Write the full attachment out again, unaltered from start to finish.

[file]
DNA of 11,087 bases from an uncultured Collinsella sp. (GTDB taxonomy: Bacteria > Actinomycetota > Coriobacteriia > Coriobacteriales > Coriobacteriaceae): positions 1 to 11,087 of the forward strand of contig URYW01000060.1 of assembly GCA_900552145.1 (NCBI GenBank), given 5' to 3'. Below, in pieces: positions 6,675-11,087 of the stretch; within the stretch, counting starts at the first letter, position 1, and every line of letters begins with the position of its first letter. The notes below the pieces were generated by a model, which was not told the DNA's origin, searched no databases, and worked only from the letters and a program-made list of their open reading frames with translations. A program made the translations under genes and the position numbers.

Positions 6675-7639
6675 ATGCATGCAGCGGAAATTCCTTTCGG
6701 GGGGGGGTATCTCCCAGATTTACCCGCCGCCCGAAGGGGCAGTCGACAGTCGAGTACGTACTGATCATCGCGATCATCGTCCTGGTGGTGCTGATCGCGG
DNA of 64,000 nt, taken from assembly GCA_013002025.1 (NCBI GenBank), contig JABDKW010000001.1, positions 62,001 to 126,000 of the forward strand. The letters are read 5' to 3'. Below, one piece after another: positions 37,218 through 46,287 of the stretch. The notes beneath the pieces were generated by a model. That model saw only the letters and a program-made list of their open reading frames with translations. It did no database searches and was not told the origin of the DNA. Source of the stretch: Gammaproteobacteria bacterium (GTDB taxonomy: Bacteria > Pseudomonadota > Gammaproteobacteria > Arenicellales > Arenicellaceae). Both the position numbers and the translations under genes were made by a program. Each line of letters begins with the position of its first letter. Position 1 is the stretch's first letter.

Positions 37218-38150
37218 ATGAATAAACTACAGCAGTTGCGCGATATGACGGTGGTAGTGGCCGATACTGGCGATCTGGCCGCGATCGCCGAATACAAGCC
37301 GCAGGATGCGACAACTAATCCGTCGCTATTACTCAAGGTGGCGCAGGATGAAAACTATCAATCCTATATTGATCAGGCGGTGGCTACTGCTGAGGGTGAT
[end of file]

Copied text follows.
DNA of 11,087 bases from an uncultured Collinsella sp. (GTDB taxonomy: Bacteria > Actinomycetota > Coriobacteriia > Coriobacteriales > Coriobacteriaceae): positions 1 to 11,087 of the forward strand of contig URYW01000060.1 of assembly GCA_900552145.1 (NCBI GenBank), given 5' to 3'. Below, in pieces: positions 6,675-11,087 of the stretch; within the stretch, counting starts at the first letter, position 1, and every line of letters begins with the position of its first letter. The notes below the pieces were generated by a model, which was not told the DNA's origin, searched no databases, and worked only from the letters and a program-made list of their open reading frames with translations. A program made the translations under genes and the position numbers.

Positions 6675-7639
6675 ATGCATGCAGCGGAAATTCCTTTCGG
6701 GGGGGGGTATCTCCCAGATTTACCCGCCGCCCGAAGGGGCAGTCGACAGTCGAGTACGTACTGATCATCGCGATCATCGTCCTGGTGGTGCTGATCGCGG
DNA of 64,000 nt, taken from assembly GCA_013002025.1 (NCBI GenBank), contig JABDKW010000001.1, positions 62,001 to 126,000 of the forward strand. The letters are read 5' to 3'. Below, one piece after another: positions 37,218 through 46,287 of the stretch. The notes beneath the pieces were generated by a model. That model saw only the letters and a program-made list of their open reading frames with translations. It did no database searches and was not told the origin of the DNA. Source of the stretch: Gammaproteobacteria bacterium (GTDB taxonomy: Bacteria > Pseudomonadota > Gammaproteobacteria > Arenicellales > Arenicellaceae). Both the position numbers and the translations under genes were made by a program. Each line of letters begins with the position of its first letter. Position 1 is the stretch's first letter.

Positions 37218-38150
37218 ATGAATAAACTACAGCAGTTGCGCGATATGACGGTGGTAGTGGCCGATACTGGCGATCTGGCCGCGATCGCCGAATACAAGCC
37301 GCAGGATGCGACAACTAATCCGTCGCTATTACTCAAGGTGGCGCAGGATGAAAACTATCAATCCTATATTGATCAGGCGGTGGCTACTGCTGAGGGTGAT